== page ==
The opening credits for Charmed was used to introduce the main and supporting characters in each season. It consisted of various scenes from episodes and individual footages of characters that were updated from season to season. The opening began with images of the Golden Gate Bridge and flashing shots of the triquetra symbol. The show's title card then appeared with the triquetra symbol and Book of Shadows in the background. After the title card faded in the seasons 1–3 opening, scenes from the pilot episode were shown, which included an overhead view of the sisters at a round table and a shot of them coming downstairs. A scene of the sisters reciting a spell was then shown with the word "starring". This was followed by individual footages and names of each lead actress; Shannen Doherty's appeared first, then Holly Marie Combs' and Alyssa Milano's, followed by the individual footages and names of each supporting cast member. The last few scenes in the opening showed the sisters walking upstairs into their home and Doherty's character closing the door using her telekinetic powers.
Following Doherty's departure at the end of season three, the season four opening credits had to be recreated to remove all footage of Doherty and to include her replacement, Rose McGowan. The beginning of the opening remained the same. However, after the show's title card faded, scenes from the pilot episode were replaced with images that included the Golden Gate Bridge, a gargoyle, talisman, scrying crystal, tattoo of the triquetra symbol, and candles. The order in which each main character's individual footage and name appeared in the opening was also changed; Milano's was moved up first, McGowan's was put in second and Combs' was moved down third. The last few shots in the opening were also changed to include the Halliwell Manor and pages in the Book of Shadows. A five-second opening was used for the two-part premiere episodes of seasons four and five; it featured flashing shots of the triquetra symbol and the show's title in large blue letters.
The opening theme music used in the television airings of all eight seasons was Love Spit Love's cover version of "How Soon Is Now?" by The Smiths. The song had previously appeared on the soundtrack of The Craft. In the shortened five-second opening for the two-part premiere episodes of seasons four and five, the song was replaced by instrumental music. "How Soon Is Now?" was also replaced by hard-rock instrumental music in the season eight DVD because the music license to use it had expired.
Charmed received a Metacritic score of 61 out of 100 in its first season, based on reviews by 26 critics,INDICATING generally favorable reviews. During the first season, Entertainment Weekly writer Ken Tucker, speaking on the comparisons between Charmed and rival series, argued: "spike-heeled whereBuffy is fleet-footed, Charmed is Charlie's Angels with an Ouija board". As well as the show's action sequences—describing the Halliwells as "superheroes"—he noted that the series PLAYS up the stars' separate-but-equal charms" and admired both its "casting and pop-culture timing". Vanessa Thorpe of The Guardian agreed with Alyssa Milano's description of Charmed as "perfect post-feminist girl-power", praising the balance between action and emotion as the "three sibling sorceresses know mischief, but are accessibly feminine". Entertainment Weekly critic Karyn L. Barr, in her retrospective review of the first season, wrote that "this supernatural Spelling series remains spellbinding thanks to its proper balance of quirky humor [and] Buffy-esque drama", labelling it as a "crafty cult classic".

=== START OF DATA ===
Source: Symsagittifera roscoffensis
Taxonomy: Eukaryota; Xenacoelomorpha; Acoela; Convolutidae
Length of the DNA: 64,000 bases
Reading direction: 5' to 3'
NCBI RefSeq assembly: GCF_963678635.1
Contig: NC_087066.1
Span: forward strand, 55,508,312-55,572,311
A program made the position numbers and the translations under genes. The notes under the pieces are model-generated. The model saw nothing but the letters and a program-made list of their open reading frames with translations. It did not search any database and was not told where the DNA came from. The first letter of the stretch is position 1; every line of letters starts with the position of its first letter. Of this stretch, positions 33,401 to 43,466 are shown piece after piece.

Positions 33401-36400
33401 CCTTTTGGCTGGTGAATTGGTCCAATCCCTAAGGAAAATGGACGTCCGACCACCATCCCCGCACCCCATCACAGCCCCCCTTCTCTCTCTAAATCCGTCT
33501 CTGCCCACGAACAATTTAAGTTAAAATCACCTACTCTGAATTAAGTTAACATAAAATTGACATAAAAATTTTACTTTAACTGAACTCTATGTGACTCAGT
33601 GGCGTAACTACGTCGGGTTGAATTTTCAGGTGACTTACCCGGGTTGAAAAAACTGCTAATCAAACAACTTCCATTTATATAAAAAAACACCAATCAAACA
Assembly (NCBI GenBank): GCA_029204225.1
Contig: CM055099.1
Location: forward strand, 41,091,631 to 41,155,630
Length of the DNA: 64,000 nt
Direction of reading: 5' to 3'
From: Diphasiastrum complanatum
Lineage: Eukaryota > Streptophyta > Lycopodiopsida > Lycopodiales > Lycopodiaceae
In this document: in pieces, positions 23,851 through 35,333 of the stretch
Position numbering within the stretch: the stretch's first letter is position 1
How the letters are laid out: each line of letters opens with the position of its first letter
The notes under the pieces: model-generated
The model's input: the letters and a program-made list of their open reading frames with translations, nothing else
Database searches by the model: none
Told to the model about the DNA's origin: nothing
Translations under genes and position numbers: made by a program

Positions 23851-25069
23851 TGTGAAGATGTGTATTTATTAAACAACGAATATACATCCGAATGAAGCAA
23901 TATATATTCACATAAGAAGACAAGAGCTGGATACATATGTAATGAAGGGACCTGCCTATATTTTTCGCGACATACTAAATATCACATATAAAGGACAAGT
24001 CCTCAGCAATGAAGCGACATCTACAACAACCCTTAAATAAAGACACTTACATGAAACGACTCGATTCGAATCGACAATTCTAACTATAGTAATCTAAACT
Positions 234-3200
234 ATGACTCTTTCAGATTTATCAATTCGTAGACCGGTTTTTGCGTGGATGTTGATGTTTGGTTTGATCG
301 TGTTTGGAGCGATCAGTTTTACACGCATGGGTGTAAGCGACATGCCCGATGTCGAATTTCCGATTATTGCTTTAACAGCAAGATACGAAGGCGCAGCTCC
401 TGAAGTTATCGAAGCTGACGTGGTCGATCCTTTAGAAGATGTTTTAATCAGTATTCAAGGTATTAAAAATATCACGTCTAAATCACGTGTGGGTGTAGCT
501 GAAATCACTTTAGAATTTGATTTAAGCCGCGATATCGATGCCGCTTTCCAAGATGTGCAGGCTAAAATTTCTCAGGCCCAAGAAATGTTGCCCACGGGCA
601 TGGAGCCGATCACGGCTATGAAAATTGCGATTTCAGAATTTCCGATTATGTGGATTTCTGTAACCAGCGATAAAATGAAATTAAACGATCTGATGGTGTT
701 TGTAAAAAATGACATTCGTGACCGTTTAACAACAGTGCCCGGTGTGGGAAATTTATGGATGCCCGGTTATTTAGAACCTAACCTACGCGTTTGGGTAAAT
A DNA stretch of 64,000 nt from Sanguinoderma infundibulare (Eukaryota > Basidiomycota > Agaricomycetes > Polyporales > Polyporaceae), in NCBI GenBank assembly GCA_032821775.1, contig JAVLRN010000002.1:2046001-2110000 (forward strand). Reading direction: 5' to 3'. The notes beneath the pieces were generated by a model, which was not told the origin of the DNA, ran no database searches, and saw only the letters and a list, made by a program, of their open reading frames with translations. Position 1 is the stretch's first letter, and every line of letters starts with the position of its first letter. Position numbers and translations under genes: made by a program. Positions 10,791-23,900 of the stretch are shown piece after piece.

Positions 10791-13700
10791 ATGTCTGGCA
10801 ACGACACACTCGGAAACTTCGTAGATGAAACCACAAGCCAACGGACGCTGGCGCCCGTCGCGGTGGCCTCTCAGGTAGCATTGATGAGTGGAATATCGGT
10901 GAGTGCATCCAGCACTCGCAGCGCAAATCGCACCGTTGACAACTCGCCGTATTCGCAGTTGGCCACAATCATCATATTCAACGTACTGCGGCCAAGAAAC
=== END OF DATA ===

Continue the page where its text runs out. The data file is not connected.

During the third season, PopMatters ' Michael AbernethyCREDITEDCharmed as "more enjoyable than most shows in the good vs evil genre" largely due to the strength of the performers. He also recognized the use of humor in creating "unexpected turnsIN STOCK storylines [which are] more interesting than one might expect". The monster of the week format is frequent during the early-half of the series, however Abernethy stated that, despite this, "the writers tend to explore the sibling dynamics to keep the show from growing redundant". Christel Loar from the same publication agreed that "episodes go beyond the demon-of-the-week formula to tap into the relationships of the characters and their ... flaws. Charmed... succeeded by combining sisterhood with the supernatural". She alsoCLAIMED that the Halliwells' struggle for normal lives, "stability, and a sense of self is one of the reasons Charmedstrikes such a chord with its viewers". During the fourth season, Leigh H. Edwards, also of PopMatters, asserted that the show effectively "explores somebig questions (free will ... who is running the universe)", whilstPAYING attention to domestic issues including sibling rivalry, absent parents and love troubles.
During the sixth season, Gillian Flynn of Entertainment Weekly stated that "the charm of Charmed is that it knows what it is: a guilty-pleasurefantasy", and gaveCREDIT to its mythology as well as the grounded characterisations of the sisters: "they call otherworldly beings 'dude' and get peeved over wondrous inconveniences". While reviewing the eighth and final season, Aubry D'Arminio from the same publication asserted "A FITTING FINALE? ... There's nothing like watching our witchy sisters kick evil's tail once and for all". She also described the lack of bonus features on the DVDs as "criminal considering it was TV's longest-running [all-female lead] show" at the time. In PopMatters ' conclusion of the last season, Jon Langmead argued that Charmed 's run had many appealing elements including "smart casting" and "an attention to relationship drama", further adding that the series "rarely got notice for, more often than not, being smarter and more entertaining than much of itsCOMPETITION".